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Wind farm may yield 10 new jobs

Towers may flash less often

Staff writer

Sunflower Wind is expected to begin generating energy in September and will employ about 10 technicians on site — jobs that Marion County residents conceivably could secure depending on their skills.

Completion of the project has been a long time coming, with litigious opposition, countersuits, and owners changing hands several times.

Technicians will report to GE because GE is turbine vendor for Sunflower Wind. Orsted, its Danish owner, does not discuss salaries, but federal Bureau of Labor Statistics reported in 2020 that the mean annual salary for wind turbine technicians for electric power generation, transmission, and distribution was $63,910.

“Whether or not employees are hired outside of the county depends on the local skill set available,” Charlotte Bellotte, an Orsted spokeswoman, wrote in an email. “Overall, these are typically well-paying, salaried jobs, with benefits, for the area, which can help retain people who wish to stay or bring people back to work in their hometown if they had to leave to find employment.”

Technicians must be able to climb inside turbines for inspections, repairs, and maintenance. They work outdoors, in confined spaces, and at great heights, the BLS noted. They also work on call in the evenings and weekends.

Construction of the wind farm is on schedule and going well, Bellotte and Kimberly Svaty, an Orsted consultant, said in a phone interview.

“One of the many benefits of clean energy is that it creates many new good jobs in rural Kansas,” Svaty wrote in a follow-up email. “The fastest-growing jobs in the United States are that of a wind turbine or solar farm technician.”

Svaty, who has worked in energy for 20 years and clean energy for 16, acknowledged that the project had a challenging history.

“I’m very familiar with all of the different iterations and ebbs and flows,” she said.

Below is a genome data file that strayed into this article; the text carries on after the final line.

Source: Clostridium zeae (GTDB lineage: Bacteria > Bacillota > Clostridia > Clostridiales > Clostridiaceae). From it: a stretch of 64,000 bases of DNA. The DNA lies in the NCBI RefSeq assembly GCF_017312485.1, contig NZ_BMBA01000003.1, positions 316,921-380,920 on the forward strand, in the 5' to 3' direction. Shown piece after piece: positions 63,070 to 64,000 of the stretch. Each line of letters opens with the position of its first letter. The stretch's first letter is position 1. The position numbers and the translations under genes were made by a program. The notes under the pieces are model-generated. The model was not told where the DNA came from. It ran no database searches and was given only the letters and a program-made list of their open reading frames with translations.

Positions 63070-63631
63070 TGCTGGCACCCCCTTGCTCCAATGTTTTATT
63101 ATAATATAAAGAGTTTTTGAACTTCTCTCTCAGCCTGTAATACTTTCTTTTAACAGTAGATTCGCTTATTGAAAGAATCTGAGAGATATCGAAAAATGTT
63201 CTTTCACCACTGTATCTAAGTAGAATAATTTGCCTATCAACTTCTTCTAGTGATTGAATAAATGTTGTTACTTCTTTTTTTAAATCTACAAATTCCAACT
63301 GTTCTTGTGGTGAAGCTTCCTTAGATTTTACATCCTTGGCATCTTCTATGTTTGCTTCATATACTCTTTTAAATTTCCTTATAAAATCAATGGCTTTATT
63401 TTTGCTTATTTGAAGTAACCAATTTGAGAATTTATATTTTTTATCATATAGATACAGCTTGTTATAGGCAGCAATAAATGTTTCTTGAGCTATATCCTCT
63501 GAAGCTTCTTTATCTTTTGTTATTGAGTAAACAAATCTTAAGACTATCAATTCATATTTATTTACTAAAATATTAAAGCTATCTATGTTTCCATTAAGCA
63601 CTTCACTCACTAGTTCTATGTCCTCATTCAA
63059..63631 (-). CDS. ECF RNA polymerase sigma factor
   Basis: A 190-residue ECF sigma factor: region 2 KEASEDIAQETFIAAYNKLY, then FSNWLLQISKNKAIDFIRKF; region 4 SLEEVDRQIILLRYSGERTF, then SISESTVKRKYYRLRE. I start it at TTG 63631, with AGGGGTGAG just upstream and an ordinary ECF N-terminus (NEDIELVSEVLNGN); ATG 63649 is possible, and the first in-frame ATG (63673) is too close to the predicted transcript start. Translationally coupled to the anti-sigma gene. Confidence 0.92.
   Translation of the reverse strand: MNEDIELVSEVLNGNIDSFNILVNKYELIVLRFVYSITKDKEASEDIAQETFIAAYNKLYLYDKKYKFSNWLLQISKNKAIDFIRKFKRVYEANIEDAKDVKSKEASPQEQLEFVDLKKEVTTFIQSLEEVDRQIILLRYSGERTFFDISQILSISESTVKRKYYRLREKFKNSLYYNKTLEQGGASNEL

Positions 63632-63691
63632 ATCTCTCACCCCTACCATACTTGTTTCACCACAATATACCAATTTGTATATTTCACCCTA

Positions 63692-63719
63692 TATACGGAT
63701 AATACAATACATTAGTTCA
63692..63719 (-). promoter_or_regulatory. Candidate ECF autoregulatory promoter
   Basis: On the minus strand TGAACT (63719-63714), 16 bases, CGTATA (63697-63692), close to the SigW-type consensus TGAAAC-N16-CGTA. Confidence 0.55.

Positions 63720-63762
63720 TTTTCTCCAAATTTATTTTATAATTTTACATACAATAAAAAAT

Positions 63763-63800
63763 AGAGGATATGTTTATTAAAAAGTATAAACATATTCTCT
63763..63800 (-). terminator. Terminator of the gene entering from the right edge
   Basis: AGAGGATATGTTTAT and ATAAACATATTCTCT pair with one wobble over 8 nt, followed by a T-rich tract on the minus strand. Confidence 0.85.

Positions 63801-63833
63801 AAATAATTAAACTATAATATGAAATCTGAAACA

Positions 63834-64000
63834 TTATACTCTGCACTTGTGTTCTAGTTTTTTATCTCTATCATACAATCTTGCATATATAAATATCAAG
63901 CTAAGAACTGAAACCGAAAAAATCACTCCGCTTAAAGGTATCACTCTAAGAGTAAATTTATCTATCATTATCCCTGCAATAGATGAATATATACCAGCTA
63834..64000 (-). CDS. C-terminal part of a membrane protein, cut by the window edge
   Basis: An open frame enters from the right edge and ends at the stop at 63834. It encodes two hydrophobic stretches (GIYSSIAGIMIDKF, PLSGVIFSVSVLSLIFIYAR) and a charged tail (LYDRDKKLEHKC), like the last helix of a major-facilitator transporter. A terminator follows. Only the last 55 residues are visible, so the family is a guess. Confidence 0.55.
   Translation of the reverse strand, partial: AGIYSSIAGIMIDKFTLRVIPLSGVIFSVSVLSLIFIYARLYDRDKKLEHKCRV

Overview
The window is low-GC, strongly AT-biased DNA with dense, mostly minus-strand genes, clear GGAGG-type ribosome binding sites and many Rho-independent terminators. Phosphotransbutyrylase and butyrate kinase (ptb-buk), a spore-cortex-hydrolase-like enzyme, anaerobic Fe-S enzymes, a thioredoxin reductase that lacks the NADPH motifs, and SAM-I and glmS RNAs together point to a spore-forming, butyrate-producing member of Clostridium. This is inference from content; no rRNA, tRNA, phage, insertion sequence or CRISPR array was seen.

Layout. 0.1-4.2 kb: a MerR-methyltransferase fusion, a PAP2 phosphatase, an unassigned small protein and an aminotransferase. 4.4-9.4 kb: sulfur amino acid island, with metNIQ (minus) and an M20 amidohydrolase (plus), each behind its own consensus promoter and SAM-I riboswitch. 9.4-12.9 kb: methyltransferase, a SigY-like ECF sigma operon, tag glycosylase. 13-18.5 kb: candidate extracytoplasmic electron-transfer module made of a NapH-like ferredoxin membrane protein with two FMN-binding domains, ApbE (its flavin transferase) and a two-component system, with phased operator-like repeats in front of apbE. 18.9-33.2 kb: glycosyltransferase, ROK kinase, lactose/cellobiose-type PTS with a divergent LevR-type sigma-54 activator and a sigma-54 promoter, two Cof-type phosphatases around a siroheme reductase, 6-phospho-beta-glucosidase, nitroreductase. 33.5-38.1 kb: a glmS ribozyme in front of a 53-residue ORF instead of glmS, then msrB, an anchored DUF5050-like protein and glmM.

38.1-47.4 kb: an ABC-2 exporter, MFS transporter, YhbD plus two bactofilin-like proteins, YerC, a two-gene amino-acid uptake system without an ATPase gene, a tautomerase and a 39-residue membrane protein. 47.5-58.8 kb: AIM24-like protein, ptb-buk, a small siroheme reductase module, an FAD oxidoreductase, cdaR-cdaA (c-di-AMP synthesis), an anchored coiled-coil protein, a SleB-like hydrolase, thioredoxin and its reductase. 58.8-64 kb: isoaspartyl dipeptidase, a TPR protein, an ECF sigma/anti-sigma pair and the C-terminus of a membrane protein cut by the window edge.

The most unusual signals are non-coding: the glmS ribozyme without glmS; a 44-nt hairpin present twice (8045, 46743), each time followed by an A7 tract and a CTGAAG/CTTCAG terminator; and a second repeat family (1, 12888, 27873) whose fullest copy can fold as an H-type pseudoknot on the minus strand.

Florence resident Rex Savage initially led efforts to situate a wind farm in the southern part of the county.

Windborne Energy, of which Savage was a partner, initially owned Sunflower Wind. Sunwind purchased the project in 2013, but because of bankruptcy, defaulted on its contract with Windborne.

In 2019, National Renewable Solutions, a Michigan-based company, purchased it and named the project Expedition Wind.

Opponents to a wind farm started suing, filing their first lawsuit in 2019. Expedition Wind, which took over development, filed suit in 2020 against opponents who slowed down progress. A cease-fire agreement ended the lawsuits.

Orsted took over development of the wind farm in spring 2021, Bellotte said.

One of many concerns opponents voiced about a wind farm was red blinking lights required by the Federal Aviation Administration.

The FAA determines lighting solutions for wind projects, including the number of lights on each project, the color of lights and the frequency at which the lights blink on and off.

“Most of them blink every third turbine,” Svaty said. “They blink, then they’re off for three seconds.”

New light mitigation technology exists that allows turbines to blink only when aircraft are detected.

Legislation is under consideration by Gov. Laura Kelly that would require all new and existing wind farms to apply to the Federal Aviation Administration (FAA) to install light mitigation technology. The bill ensures airplane safety while reducing the number of lights in the night sky, Bellotte explained. 

The FAA mandates that all tower structures 50 feet high or higher as well as center pivot irrigation systems install lighting systems for aircraft safety. 

“If we can use the technology that’s available … we want to do that,” Bellotte said. “This is technology that has been approved by the FAA. It is safe.”

Light mitigation could appease some people initially opposed to the project, Bellotte said.

“We view ourselves as a community partner,” she said. “We want the residents who live there to be comfortable. We want to work in places where we’re wanted to.”

Last modified April 12, 2023

 

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